The rest of the world is catching on too. After years as a popular destination for in-the-know expats and Mexicans from other parts of the country, Mérida is being noticed. In 2019, Condé Nast Traveler named it the Best Small City in the World.

I’m surprised it took this long. When I first visited Mérida years ago, it already had a lot to recommend it. It’s safe, sophisticated. And the top-notch gourmet dining scene and strong local cultural traditions was just part of it. There’s also an international airport…high-quality medical care…every modern amenity and convenience…easy access to the coast and beaches…

If you’re in town, there’s a few things I’d recommend you do to get a full picture of this city:

Enjoy Regional Dishes

Mérida has no shortage of nice restaurants like the one my wife and I visited. But the homegrown cuisine of the Yucatan Peninsula is just as appealing. It’s deeply influenced by the Maya people and includes must-tries like cochinita pibil, a savory roast pork dish, sopa de lima, a chicken- or turkey-based soup flavored with lime, and poc chuc, pork marinated in citrus juice and then grilled. This is not the Mexican food you’re used to.

Street vendors also offer up kibbeh, football-shaped bulgur wheat sometimes stuff with meat and then baked or fried. It’s a Middle Eastern dish, a legacy of Lebanese immigrants to the city a century ago. It’s a favorite snack for locals.

You can enjoy Maya-inspired dishes like cochinita pibil in well-regarded local restaurants like La Chaya Maya, La Tradición, or Restaurante Los Almendros.

Enjoy Arts and Culture

Free public performances of traditional song and dance is just the start. Mérida has a symphony orchestra, opera house…and you can find live music (salsa, cumbia, rock, jazz, and more) at bars, restaurants, nightclubs, and other venues around town.

There are also art museums, antique shops, shops selling traditional arts and crafts, and cutting-edge galleries. And, of course, the city itself is a work of art.

Take a Leisurely Stroll Through Centro

Mérida has one of the largest colonial districts in the world, following only Mexico City and Havana. But it’s still manageable on foot.

It’s fun to just stroll around and take in the colonial architecture. Centuries-old structures have been turned into government buildings, doctor’s offices, bars, restaurants, shops, and private homes. But the elaborate facades and historic exteriors must remain as is.

When you’re ready for a break when touring the city, be sure to check out one of its many sidewalk cafes.

Go to the Market

Take a breather and sit on the wrought-iron benches in the many parks and plazas. Pop into the cathedral or parish churches (as long as a service isn’t being held), and check out the colonial religious art. See an open doorway? It might be the entrance to a cool café, shop, or restaurant—often in a landscaped and decorated courtyard, complete with tinkling fountain.

Mérida has no shortage of traditional markets; places where you can find fresh fruits and veggies, meat, fish, fresh flowers…not to mention kitchen tools and household goods. Each neighborhood has one within walking distance.

But the largest market in town, Lucas de Galvez, is also worth a visit. The main market building is a maze-like warren of stalls. Produce in one section, fish in another, pork in another…power tools, hardware, cellphone accessories, clothing…all have their place.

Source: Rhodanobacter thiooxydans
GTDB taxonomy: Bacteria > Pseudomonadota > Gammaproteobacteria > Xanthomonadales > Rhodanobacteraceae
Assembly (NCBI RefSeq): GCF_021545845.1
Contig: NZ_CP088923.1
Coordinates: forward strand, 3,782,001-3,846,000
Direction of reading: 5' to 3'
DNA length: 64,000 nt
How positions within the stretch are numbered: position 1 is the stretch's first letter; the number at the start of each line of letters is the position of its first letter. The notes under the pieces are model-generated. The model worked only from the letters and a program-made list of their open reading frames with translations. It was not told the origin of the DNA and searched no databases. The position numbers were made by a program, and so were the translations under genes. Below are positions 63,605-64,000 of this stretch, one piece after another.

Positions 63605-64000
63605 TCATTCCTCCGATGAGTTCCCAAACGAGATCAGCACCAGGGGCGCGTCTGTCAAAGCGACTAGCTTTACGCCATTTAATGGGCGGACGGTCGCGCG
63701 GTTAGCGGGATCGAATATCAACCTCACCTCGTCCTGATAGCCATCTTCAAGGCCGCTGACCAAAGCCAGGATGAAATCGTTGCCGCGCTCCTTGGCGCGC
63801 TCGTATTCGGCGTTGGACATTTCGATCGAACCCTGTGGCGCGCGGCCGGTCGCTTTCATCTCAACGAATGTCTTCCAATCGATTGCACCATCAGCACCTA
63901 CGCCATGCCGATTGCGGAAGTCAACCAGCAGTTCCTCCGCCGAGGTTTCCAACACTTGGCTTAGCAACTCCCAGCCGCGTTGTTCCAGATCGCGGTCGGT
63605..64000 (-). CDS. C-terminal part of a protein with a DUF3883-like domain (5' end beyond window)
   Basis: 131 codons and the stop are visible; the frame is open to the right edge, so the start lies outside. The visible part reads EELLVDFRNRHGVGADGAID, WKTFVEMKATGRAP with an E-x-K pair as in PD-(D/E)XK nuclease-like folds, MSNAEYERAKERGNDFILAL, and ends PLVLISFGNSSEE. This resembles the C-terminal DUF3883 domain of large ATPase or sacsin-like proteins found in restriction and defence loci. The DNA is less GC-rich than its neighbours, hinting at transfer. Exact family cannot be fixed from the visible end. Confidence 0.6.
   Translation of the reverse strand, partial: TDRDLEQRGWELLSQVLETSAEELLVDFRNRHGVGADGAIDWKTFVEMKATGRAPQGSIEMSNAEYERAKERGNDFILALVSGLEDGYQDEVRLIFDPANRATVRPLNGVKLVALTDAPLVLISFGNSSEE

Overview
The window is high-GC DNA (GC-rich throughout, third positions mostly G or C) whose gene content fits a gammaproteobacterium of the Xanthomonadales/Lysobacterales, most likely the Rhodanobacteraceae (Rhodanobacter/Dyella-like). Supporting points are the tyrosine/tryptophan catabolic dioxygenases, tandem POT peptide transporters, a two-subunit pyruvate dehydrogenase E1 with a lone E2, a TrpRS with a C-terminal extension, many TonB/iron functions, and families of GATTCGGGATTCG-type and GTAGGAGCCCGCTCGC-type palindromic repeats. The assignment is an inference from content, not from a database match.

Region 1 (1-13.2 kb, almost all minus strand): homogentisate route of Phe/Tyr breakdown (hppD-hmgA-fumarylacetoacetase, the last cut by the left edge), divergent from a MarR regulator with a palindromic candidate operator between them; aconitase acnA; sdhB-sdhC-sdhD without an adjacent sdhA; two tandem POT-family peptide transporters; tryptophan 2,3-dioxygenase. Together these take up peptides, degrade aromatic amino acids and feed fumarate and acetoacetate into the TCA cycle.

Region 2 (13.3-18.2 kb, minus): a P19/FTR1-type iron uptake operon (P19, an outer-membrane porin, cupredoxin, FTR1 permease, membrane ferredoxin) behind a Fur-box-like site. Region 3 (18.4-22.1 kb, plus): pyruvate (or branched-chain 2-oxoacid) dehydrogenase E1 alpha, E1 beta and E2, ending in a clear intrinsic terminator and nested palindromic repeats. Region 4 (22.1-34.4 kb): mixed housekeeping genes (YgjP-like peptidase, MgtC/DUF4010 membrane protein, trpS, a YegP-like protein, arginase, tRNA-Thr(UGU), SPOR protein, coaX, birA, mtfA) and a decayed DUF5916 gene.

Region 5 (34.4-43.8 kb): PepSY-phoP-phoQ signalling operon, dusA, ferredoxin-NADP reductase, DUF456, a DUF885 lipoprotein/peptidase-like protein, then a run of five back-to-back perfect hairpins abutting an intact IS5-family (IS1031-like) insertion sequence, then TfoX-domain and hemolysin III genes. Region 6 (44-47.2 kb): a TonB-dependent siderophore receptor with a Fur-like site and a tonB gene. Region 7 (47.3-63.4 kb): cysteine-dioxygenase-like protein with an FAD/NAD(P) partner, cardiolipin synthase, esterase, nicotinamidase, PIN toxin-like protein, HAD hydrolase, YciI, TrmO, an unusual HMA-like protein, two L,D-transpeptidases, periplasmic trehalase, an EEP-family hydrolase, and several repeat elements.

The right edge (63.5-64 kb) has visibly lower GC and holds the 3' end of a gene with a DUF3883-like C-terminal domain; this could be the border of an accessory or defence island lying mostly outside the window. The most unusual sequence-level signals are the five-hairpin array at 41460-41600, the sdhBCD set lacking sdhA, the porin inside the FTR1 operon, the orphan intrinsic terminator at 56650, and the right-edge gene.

And the surrounding streets and sidewalks are packed with vendors who have not secured a coveted spot within the market. It’s crowded and noisy…but it’s something you must experience.

Mérida’s main market, Lucas de Galvez, covers 156,000 square feet and has over 2000 vendors that sell fruits, vegetables, meat, fish, seasonings, pots, baskets, animals, shoes, clothes…and more.

Hit the Beach

I have friends and acquaintances in Mérida, and I’m a member of several expat Facebook groups there (a great way to get information on a place, by the way). And every summer, it’s the same story: “It’s so hot today, I’m hitting the beach.”

Luckily, the nearest beach to Mérida, in the seaside town of Progreso, is just about a half-hour drive. It’s a straight shot north along a modern highway. The main beach in town features a malecon, or seaside promenade, with the sand and sea on one side and open-air seafood restaurants on the other.

You can get excellent ceviche and other seafood dishes in Progreso.

Many Mérida families have homes in and around Progreso. It’s the place to go on holiday weekends, Christmas, Easter…or during the hottest parts of summer. Often, the whole family heads to the beach and dad or mom commutes in to work in the city during the week.

With access so quick and easy, especially to the modern northern section of the city, it’s no problem to get to and from the beach and Mérida.

Ronan says: As Jason mentions, it gets hot in Mérida and around the Yucatán in summer. Hot and humid.

That’s good news for us as investors because the luxury water-view condos we can lock down on Thursday are ideal for the well-heeled middle classes of the region crying out for a high-class community like this marina.

This is a landmark, one-of-a-kind beach-marina community which will top the wish list of well-heeled locals and snowbirding expats alike. That means two high seasons—summer and winter—and a potential gross yield of nearly 11% once the community is established.

Then, in the winter you’ll have the hottest address in the region for snowbirders who want to live on the water but close to the action of Mérida. I figure you could see double-digit yields and still have your place for yourself, friends, and family when you want it.During the summer, they leave the city en masse for the coast, setting up base there for the hottest months.

I’ll be talking more about this aspect of the deal soon…

Your Daily Dream Home

Skien, Norway

513,945 Kr ($59,989)

Located in southern Norway, a little over two hours south of Oslo, is this two-bed, one-bath cottage. It has a kitchen, a living room with a wood burning stove, an office (which could be used as a third bedroom), and a basement with a laundry area. There’s also a covered patio that’s accessed from the living room. It sits on a lot of three-quarters of an acre, planted with trees and a lawn. There’s also two outbuildings and a garage on the property. ⁠⁠ ⁠⁠⁠⁠